"Fuelling a Sustainable Economy"
Op-Ed, Business Daily, (Africa)
August 23, 2007
Author: Calestous Juma, Professor of the Practice of International Development; Director, Science, Technology, and Globalization Project; Principal Investigator, Agricultural Innovation in Africa
In response to long periods of neglect, African countries are starting to invest in new energy production facilities. But such investments are likely to focus largely on producing energy rather than contributing to the continent’s efforts to build local energy technology capabilities.
Kenya, for example, is renewing its investment geothermal energy production. A recent contract between the Kenya Electricity Generating Company (KenGen) with Japan’s Mitsubishi Corporation and Mitsubishi Heavy Industries will bring 35 megawatts (MW) of geothermal power on stream by 2009.
The challenge is immense. Kenya’s electricity generating capacity stands at 1,045 MW. But peak demand rose from 980 MW to 1,082 MW in the first six months of this year.
The gap between electricity supply and demand is projected to widen as Kenya endeavours to provide adequate basic needs such as nutrition, provide clean water and health care, and expanding its manufacturing base.
Meeting such needs will require significant investments in energy infrastructure. Past efforts in decentralized efforts such as improved wood stoves can add to the energy mix.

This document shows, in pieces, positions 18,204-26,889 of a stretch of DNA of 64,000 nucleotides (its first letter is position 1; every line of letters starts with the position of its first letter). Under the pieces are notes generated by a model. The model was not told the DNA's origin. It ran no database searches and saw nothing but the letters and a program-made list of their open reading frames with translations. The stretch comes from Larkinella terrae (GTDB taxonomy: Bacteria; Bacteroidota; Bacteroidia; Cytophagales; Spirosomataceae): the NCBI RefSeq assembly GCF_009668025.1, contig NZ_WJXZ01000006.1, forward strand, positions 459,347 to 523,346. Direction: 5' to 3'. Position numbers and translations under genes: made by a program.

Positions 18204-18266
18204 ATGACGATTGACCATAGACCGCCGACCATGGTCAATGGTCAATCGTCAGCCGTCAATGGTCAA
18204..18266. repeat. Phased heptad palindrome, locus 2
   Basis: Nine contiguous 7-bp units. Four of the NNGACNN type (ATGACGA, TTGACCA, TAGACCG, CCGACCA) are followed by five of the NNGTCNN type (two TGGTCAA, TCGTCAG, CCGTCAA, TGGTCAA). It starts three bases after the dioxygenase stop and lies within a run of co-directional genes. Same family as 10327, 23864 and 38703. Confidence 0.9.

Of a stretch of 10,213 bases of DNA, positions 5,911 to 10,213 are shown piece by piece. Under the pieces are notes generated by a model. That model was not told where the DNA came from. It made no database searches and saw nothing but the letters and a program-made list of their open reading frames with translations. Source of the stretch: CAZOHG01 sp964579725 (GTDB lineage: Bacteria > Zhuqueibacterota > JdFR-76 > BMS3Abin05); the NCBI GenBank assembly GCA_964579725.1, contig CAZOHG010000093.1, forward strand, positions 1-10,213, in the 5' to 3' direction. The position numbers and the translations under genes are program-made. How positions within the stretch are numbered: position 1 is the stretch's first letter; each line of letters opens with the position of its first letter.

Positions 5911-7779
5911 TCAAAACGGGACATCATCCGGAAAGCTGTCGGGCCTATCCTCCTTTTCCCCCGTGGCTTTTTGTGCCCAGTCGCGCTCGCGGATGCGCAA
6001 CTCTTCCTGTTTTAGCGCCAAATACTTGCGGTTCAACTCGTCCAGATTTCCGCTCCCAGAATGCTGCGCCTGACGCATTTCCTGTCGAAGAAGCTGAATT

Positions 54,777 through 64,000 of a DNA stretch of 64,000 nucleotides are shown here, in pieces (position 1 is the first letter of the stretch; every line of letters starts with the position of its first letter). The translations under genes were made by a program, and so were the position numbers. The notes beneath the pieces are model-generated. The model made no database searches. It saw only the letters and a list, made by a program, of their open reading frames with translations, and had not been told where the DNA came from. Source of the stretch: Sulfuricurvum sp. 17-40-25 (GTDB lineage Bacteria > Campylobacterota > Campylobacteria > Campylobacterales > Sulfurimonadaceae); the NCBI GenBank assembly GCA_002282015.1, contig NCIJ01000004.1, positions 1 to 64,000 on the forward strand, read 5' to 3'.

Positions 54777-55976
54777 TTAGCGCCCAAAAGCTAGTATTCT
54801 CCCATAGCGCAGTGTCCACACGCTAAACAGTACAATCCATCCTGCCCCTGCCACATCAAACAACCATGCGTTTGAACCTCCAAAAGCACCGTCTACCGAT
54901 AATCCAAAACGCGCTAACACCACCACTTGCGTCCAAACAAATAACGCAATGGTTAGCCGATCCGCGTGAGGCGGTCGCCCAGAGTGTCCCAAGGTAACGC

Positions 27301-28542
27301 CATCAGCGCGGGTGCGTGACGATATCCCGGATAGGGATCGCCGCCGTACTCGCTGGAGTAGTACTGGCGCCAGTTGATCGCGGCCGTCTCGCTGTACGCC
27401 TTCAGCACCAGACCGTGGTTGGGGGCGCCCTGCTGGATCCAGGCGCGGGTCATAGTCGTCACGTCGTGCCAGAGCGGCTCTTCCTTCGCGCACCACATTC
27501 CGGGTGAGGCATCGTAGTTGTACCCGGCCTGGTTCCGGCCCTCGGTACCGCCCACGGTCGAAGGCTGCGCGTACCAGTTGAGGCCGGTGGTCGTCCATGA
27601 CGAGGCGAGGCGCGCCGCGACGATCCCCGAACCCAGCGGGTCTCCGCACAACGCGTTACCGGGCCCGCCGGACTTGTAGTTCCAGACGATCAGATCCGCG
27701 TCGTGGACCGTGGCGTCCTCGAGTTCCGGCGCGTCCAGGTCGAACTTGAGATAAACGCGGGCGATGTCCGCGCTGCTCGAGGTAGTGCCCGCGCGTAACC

But their role will always not be a substitute for critical energy infrastructure needed to support agriculture, industry and household needs.
In fact, much of the improvement needed in fields such as health care will depend on providing cheap electricity to the majority of the population. Africa accounts for only about five per cent of world primary energy demand.
Only about 36 per cent of the population, mostly in urban areas, has access to electricity. Nearly 80 per cent of Africa’s rural population lacks access to electricity, which limits the growth of rural industries.
Much of the policy discussion on Africa’s energy needs focuses on trends in supply and demand and their environmental implications such as carbon sequestration As a result, importance of technological innovation associated with energy production and use is often ignored.
Africa’s geothermal potential is a case in point. Using existing technology, Eastern Africa (Djibouti, Eritrea, Ethiopia, Kenya, Tanzania, Uganda, and Zambia) can generate over 2,500 MW of electricity from geothermal energy (compared to the global output of 8,100 MW). But what is important is building local capabilities in a wide range of fields associated with utilizing this resource.
Geothermal energy production involves building competence in a diversity of fields including biology, chemistry, ecology, electronics, electric engineering, geology, hydrology, and physics.
The expertise needed to develop geothermal energy is transferable to other sectors of the economy. Building geothermal energy capacity can therefore go hand in hand with efforts to meet longer term development goals.
Equally important are is the development of expertise in the management of emissions of carbon dioxide, nitric acid and sulfur can be transferred to other sectors of the economy.
But none of these technological benefits will be realised unless African governments design policies that focus on the use of science, technology and innovation to promote long-term economic growth.
The implementation of the agreement between Kenya and Japan provides a strategic starting point for such a regional centre of technological excellence. Other countries will follow their lead.
Prof. Juma teaches at Harvard University’s Kennedy School of Government where he directly the Science, Technology, and Globalization Project.
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